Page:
It’s painful enough to finish fourth and miss out on a coveted UCI medal as well as stretching arms skyward on a podium pedestal. But to have those privileges stripped away in the last corner before the finish line in front of thousands of people, that qualifies as heart-breaking.
Hecht’s heart, however, seems to possess a special muscle for weathering adversity.
Saturday’s race began without a hitch. Coming off the start line he raced in fourth position as the field funneled off the pavement and onto dirt where a frozen moat split the track into two ridges.
He contended for a medal, racing off the front with the strongest riders and moving into third by the second lap. Whenever he lost ground, he made it up. With two laps to go he attacked and advanced to second on course.
For the next two laps the threesome of Hecht, Belgian and World Cup leader Eli Iserbyt, and Max Gulickx from the Netherlands were locked in a nail-biting contest for the silver and bronze medals.
“That was getting really intense,” Hecht said. “We were having a lot of fun though I think, just jockeying for placement the entire time because you don’t want to be really stuck behind anybody with all these ruts and accidents happening.”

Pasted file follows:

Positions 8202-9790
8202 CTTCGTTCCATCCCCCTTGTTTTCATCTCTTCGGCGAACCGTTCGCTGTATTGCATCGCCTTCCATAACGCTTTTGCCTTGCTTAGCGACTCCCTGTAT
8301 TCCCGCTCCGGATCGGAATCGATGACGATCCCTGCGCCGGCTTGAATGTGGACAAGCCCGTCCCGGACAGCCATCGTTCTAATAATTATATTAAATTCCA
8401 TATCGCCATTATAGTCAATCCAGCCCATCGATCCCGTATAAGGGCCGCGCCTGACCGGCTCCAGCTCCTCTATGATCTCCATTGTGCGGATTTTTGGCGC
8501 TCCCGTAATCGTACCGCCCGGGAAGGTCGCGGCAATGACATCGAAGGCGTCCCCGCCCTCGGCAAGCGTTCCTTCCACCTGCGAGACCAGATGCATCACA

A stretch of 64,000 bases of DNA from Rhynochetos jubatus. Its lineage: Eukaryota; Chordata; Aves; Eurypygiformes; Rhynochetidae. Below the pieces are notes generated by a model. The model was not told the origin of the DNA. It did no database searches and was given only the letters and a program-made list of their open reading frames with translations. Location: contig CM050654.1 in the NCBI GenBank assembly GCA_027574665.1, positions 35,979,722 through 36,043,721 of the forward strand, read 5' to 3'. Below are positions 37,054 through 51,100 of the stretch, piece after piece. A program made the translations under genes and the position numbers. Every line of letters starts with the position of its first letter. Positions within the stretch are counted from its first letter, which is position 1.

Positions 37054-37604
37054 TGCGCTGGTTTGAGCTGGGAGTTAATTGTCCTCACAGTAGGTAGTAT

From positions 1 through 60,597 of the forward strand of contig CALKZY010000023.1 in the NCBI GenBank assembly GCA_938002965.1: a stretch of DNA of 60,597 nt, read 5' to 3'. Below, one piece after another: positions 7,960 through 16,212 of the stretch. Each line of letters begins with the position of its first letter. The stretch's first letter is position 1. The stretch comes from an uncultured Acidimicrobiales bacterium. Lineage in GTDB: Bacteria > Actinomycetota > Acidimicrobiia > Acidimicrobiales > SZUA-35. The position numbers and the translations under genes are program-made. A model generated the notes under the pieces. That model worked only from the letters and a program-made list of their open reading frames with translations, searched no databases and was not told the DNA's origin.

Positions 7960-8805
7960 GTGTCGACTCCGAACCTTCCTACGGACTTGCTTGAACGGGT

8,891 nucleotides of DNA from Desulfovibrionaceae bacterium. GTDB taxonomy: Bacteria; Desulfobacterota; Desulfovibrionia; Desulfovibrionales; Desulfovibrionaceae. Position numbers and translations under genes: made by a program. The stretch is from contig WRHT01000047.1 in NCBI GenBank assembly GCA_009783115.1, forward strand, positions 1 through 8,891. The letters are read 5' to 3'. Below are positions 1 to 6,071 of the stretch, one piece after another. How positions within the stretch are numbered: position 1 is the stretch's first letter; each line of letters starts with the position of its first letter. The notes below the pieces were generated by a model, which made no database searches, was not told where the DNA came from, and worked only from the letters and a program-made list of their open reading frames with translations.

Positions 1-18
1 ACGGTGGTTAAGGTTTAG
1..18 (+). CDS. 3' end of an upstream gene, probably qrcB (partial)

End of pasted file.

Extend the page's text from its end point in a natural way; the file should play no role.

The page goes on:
One then another slid out as they took risks or succumbed to the slick conditions and then caught back on. In the last lap Hecht slipped to third.
It still seemed they would charge to the finish line pretty much together.
Then on the last corner, a little over 100 meters from the finishing truss, Hecht lost the momentum that may very well have carried him into the first US junior worlds medal in eight years.
After the race he said possibly mud had clogged his bike’s drive train and caused the gears to skip.
Was he disappointed? A little. “But I was still top five which is amazing for world championships. I’m so excited about how I did,” he said.
His first trip to cyclocross worlds exceeded his expectations about the event. “It was so cool to see all the spectators along the side just cheering me on and everybody else on. It was such an amazing feeling to be out there.”
But recalling that moment didn’t erase the smile from his face. He wore the same happy, relaxed expression while warming up in the Team USA tent and when he cruised down the pavement to the start grid.
How does he do it? His upbeat reaction shared during the near-cancellation of the 2015 US cyclocross championships explains his healthy attitude.
“Keep positive on everything,” he said, “and you’ll pretty much be happy all the time.”
The next medal
The last time an American junior won at cyclocross worlds was in 1999 with Matt Kelly. Danny Summerhill earned a silver medal in 2007.
Summerhill coached at cyclocross camps in Colorado that Hecht attended in his early teens. “I’m so excited to be just following in Danny’s footsteps,” Hecht said. “He’s an amazing guy and I’m so proud to be where he was a few years ago or close to it.”